Griffith University’s Institute for Glycomics has received a $5 million philanthropic donation from the International Leducq Foundation to further the development of a vaccine to prevent Strep A infection and rheumatic heart disease in a world-first expanded clinical trial.
As part of the research program, and in collaboration with researchers at the Murdoch Children’s Research Institute, volunteers will be vaccinated and then given a deliberate Strep A infection to test the vaccine.
The research will lead to Phase II studies where hundreds of volunteers will be vaccinated and followed to test the efficacy of the vaccine in a real-world setting.
Griffith University Vice Chancellor and President Professor Carolyn Evans said this generous funding from the Leducq Foundation is one of the largest philanthropic donations the university has ever received.
“As a university, we are incredibly proud of the work being done by the Institute for Glycomics and to test the vaccine through a controlled live dose of the bacteria will be ground-breaking for the medical world,” Professor Evans said.
“Leducq Foundation is a great partner to have on board as its mission is to improve human health through international efforts to combat cardiovascular disease and stroke.”
Lead researcher Professor Michael Good AO and Associate Professor Manisha Pandey, both from the Institute for Glycomics, discovered Strep A’s Achilles heel to help prevent not only Strep A infection but also rheumatic heart disease.
“A human clinical trial, which started in November, is currently underway in Canada at the University of Alberta where volunteers are receiving the vaccine to test for safety and immunogenicity,” Professor Good said.
“The vaccine, developed by Griffith University, is designed around key immune determinants, defined by the research team, which represent the organism’s Achilles heel.
“In pre-clinical research the vaccine has been shown to protect against all strains of Strep A that have been tested.
“There is currently no vaccine available for rheumatic heart disease and Strep A, and natural immunity takes years to develop.”
Strep A is responsible for rheumatic heart disease and many cases of deadly invasive disease and toxic shock.
In Australia, Aboriginal and Torres Strait Islander people suffer the highest rate of rheumatic heart disease in the world.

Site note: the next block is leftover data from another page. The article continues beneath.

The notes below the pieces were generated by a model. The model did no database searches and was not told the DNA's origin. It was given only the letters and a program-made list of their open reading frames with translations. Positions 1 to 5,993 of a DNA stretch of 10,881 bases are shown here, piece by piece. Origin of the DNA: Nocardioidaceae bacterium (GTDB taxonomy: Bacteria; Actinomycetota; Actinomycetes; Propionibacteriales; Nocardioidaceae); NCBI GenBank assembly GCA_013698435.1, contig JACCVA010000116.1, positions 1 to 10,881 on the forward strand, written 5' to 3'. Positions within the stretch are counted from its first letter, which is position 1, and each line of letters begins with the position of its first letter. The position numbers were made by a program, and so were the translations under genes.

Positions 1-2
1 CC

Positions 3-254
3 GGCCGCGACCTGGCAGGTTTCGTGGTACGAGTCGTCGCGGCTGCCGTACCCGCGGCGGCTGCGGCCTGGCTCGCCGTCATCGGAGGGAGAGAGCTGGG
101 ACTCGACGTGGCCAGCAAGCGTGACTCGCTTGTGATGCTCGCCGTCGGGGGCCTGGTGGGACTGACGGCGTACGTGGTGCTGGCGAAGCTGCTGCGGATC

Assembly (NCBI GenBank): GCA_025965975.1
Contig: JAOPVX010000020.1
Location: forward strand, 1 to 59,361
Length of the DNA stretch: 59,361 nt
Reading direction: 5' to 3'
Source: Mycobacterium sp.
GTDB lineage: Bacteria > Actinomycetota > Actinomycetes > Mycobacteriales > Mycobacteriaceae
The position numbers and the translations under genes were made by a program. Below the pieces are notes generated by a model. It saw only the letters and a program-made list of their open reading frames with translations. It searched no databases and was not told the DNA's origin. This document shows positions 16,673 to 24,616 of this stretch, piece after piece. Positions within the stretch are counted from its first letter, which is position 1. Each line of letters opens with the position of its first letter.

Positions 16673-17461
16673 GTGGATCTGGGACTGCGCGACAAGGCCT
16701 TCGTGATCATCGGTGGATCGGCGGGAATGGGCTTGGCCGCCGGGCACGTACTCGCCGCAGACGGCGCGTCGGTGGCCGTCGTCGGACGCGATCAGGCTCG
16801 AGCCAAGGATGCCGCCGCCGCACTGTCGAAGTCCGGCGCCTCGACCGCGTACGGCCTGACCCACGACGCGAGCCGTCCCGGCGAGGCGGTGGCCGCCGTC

It is estimated that around 500,000 people die each year as a result of Strep A infection.
Associate Professor Pandey said the funding from the Leducq Foundation will go a long way towards the continued development of the vaccine candidate through Phase I human clinical trials.
“This is ground-breaking medical research in which we will be able to test a Strep A vaccine in a human challenge trial,” she said.
“This next step will be crucial to test the efficacy of the vaccine in healthy participants.
“Following on from this, our research will then pave the way for a comprehensive testing strategy where we identify the optimal dose of the vaccine to take into a Phase II clinical trial.”
Dr David Milan, Leducq Chief Scientific Officer, said that supporting this effort to develop a Strep A vaccine falls squarely within the cardiovascular disease mission of the Leducq Foundation.
“Leducq is excited about the potential of a Strep A vaccine to reduce not only strep throat infections but downstream rheumatic heart disease, a major source of worldwide mortality, especially in low- and middle-income countries,” Dr Milan said.
Professor Mark von Itzstein AO, Director of the Institute for Glycomics was delighted the Leducq Foundation had identified the Institute’s vaccine candidate as an exciting opportunity.
“This significant financial support from the Leducq Foundation provides our researchers the capacity to progress the Institute’s most advanced vaccine candidate in human clinical trials,” Professor von Itzstein said.
“I am thrilled we will now undertake the next critical steps in our vision of producing a vaccine that will save many lives from the consequences of Strep A infection.”
Professor Andrew Steer, Director of the Infection, Immunity and Global Health at MCRI said: “MCRI is excited to co-lead the human infection trial of the Griffith vaccine in Melbourne, a major milestone for Strep A vaccines in Australia and indeed the world.”
Strep affects people of different ages and socio-economic levels.
It is a leading cause of infection-related death in the world.
Pathology due to Strep A include the relatively benign streptococcal tonsillitis and school sores, and the very serious conditions of rheumatic heart disease, necrotising fasciitis (‘flesh eating disease’), toxic shock syndrome, and kidney disease.